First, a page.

When you purchase a home with land, there are red flags that may alert you to potential problems.

These issues don’t necessarily mean you shouldn’t purchase the property, and most of them may be easily resolved, but it is important to be informed about any issues that may affect your ability to enjoy your new property and use it as intended.

Below are 10 potential red flags to watch out for before purchasing your new property.

  1. Easements Issues
  2. Water Rights
  3. Faulty or Inadequate Septic Systems
  4. Contaminated Well Water
  5. Boundary Disputes and Surveys
  6. Usability of the Land
  7. Restrictions on Building Additional Structures
  8. Ingress or Egress Issues
  9. Electrical Power Source on Raw Land
  10. Nonexistent or Inadequate Internet Access

1. Easements Issues

Easements provide a person or organization with the rights to use a homeowner’s land for certain purposes.

For example, a utility company may have an easement to access a utility pole or buried cable on your property.

It’s important to find out what easements are present on your property, because it may restrict your right to build additional structures.

For example, you don’t have the right to install a pool on your property if it sits even partially in an easement, and you may not be permitted to plant a long line of trees if it blocks your neighbor’s view.

Find out about the property’s easements before you make any decisions so you are aware of any potential problems before they occur. Types of easements include the following:

Easement Appurtenant

These easements are attached to the formal ownership of the land and stay with the property when it is sold.

These easements allow property owners to access their land by passing through a neighbor’s land. This is common in situations where two properties share a driveway. If the property you are considering shares a driveway with another property, you will need to make sure you have the access you need.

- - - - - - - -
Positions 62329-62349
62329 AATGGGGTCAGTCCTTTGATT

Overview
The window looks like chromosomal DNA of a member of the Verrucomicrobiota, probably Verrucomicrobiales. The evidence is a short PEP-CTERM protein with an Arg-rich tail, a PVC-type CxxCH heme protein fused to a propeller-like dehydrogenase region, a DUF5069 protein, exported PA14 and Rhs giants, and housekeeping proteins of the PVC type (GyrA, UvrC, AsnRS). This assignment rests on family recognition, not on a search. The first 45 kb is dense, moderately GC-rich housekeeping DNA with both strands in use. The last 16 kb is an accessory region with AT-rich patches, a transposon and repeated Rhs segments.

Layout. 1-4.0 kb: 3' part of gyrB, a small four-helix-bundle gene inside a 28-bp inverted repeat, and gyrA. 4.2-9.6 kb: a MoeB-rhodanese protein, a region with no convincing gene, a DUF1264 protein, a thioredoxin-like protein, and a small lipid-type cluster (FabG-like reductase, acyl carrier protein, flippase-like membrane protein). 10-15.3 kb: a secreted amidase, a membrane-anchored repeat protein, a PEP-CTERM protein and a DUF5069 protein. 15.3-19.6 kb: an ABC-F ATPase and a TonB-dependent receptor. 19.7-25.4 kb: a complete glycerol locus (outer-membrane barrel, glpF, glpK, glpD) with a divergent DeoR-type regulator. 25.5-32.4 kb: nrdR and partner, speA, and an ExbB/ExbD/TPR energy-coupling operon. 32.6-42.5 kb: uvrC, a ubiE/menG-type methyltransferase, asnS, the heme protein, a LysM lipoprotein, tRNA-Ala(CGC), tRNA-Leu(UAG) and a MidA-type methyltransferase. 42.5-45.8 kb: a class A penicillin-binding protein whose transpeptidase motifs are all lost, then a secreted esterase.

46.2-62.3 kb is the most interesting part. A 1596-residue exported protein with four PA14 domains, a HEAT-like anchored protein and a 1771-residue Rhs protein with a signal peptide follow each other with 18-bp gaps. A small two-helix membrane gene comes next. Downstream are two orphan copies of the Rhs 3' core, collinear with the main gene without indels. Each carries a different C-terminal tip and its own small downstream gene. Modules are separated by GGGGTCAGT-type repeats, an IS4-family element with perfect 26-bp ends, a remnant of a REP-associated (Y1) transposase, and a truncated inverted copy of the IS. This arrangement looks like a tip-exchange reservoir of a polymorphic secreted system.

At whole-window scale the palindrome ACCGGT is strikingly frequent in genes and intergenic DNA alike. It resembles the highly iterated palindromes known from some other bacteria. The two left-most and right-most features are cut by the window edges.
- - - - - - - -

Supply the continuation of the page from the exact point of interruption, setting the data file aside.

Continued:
Easement in Gross

These easements do not transfer to the new owners when a property is sold.

For example, if the neighbors have given permission for the previous owner to cross their land to access a beach, the buyer would not be legally entitled to do the same. Knowing about these easements ahead of time may eliminate any confusion or disagreements with your neighbors.

Prescriptive Easements

These easements are for when someone has been using the property on a regular basis for a period of time without being restricted by the owner. This is also known as “squatter’s rights.”

In California, if a squatter lives on a property and pays the property taxes for five years, that squatter may have legal rights to the property. It’s important to find out who is living on the property and what their arrangements are, whether it’s the seller, renters, or others. This may protect you from purchasing a property that someone else may have the legal right to inhabit.

2. Issues Concerning Water Rights

It’s crucial to secure water rights for your new property to make sure you have sufficient water resources to support what you plan to do on it.

Riparian water rights provide legal access to bodies of water that are adjacent to a homeowner’s property, such as rivers, creeks, and streams. These rights are appurtenant, which means that the rights run with the land and are transferred to the new owner when a property is sold. Homeowners have reasonable use of this water, which means that their consumption must not interfere with other landowners downstream.

Appropriative water rights are used when someone appropriates water from areas where it exists naturally to land that does not naturally have water. The two types of water rights you need to consider include the following:


Domestic water rights refer to the water you use inside your home and to water the lawn or a garden. These rights do not include water used for irrigation for agricultural purposes.


If you need water for agricultural purposes, you will have to acquire water rights for irrigation. These rights are much cheaper, and they are separate from water from your well. 

California residents may find out more information about water rights from the State Water Board’s Division of Water Rights.

3. Faulty or Inadequate Septic Systems

Not having an adequate septic system could result in drainage problems, and may even cause sewage to back up into your home. Homes built on properties in rural areas require septic systems to manage waste.

Size requirements for a septic system’s leach field are determined by the size of the house and the number of potential occupants, so it’s important to make sure it is large enough to handle any waste from the home.